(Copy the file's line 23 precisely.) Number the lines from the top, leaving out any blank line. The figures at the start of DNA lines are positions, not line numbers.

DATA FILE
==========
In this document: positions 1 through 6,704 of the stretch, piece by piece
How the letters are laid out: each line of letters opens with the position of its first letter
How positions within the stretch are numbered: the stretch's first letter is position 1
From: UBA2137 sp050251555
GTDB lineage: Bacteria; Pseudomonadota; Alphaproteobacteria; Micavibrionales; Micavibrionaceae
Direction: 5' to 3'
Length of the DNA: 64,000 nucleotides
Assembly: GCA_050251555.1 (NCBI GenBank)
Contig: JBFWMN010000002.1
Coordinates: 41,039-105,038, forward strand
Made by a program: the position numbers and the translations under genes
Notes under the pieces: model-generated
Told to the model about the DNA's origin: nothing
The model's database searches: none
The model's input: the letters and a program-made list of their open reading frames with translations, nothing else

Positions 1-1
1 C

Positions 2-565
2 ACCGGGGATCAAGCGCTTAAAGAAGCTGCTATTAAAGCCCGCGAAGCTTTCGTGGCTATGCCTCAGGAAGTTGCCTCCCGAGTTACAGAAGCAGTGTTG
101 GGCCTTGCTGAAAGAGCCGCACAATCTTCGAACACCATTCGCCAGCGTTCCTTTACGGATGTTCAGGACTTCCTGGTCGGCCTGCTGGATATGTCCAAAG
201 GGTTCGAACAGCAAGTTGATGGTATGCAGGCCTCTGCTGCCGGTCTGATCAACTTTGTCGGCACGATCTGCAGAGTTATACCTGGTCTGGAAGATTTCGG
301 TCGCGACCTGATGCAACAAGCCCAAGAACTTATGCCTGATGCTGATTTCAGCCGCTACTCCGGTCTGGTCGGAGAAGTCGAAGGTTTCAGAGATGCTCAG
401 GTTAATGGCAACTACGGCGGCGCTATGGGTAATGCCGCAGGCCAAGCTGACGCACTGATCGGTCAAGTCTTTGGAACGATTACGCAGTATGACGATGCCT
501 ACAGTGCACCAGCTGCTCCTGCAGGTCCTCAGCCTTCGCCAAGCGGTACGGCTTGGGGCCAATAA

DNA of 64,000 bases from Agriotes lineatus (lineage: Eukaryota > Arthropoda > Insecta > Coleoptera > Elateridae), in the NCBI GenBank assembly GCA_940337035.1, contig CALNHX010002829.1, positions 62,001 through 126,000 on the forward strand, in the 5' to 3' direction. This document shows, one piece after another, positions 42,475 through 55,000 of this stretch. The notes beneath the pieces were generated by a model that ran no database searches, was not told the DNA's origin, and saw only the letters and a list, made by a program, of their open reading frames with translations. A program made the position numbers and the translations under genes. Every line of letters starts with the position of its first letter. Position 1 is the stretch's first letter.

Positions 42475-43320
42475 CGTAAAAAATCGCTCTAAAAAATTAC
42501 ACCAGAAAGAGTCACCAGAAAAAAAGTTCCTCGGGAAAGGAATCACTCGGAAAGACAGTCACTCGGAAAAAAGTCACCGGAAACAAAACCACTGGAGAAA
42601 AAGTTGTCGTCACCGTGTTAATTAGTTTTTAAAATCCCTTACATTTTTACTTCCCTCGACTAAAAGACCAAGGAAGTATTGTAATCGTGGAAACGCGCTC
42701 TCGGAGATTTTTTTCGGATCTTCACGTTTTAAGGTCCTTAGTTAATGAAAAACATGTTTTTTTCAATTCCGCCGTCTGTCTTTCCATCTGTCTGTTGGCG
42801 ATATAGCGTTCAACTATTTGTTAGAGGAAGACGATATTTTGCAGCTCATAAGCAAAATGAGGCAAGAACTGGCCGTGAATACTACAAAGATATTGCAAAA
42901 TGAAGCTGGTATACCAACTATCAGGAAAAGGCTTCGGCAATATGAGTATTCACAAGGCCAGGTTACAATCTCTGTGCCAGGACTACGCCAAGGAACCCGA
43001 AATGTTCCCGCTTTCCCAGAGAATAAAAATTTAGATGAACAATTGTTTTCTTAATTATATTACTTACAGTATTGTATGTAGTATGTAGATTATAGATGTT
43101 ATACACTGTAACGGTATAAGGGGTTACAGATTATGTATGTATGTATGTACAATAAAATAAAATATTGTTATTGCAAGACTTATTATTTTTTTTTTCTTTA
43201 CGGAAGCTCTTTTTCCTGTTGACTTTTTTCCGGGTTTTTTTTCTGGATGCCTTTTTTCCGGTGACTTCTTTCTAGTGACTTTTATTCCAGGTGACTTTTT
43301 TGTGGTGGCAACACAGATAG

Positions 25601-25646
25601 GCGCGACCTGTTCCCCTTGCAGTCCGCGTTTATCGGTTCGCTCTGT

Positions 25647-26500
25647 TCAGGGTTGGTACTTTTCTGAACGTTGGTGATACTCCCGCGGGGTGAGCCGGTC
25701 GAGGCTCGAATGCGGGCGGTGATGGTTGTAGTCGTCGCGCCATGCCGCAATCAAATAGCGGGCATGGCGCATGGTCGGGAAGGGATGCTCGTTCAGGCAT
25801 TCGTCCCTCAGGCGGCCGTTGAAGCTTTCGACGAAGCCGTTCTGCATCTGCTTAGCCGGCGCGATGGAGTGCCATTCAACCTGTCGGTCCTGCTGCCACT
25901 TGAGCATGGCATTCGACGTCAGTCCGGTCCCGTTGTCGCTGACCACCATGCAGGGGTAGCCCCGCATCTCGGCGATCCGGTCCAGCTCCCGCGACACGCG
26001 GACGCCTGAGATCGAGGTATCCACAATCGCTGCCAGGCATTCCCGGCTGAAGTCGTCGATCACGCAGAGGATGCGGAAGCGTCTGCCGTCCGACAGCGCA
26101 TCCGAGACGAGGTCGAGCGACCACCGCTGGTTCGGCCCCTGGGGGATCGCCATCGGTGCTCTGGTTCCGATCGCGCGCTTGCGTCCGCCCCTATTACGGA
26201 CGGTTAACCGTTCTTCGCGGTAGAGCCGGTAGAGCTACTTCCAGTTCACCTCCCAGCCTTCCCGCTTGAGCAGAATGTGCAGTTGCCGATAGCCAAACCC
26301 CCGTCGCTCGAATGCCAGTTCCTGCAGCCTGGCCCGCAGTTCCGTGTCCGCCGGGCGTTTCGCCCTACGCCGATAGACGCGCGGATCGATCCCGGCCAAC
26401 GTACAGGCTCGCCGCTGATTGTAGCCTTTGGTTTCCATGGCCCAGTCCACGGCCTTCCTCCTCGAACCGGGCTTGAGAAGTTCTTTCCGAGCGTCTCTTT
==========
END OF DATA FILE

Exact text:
401 GTTAATGGCAACTACGGCGGCGCTATGGGTAATGCCGCAGGCCAAGCTGACGCACTGATCGGTCAAGTCTTTGGAACGATTACGCAGTATGACGATGCCT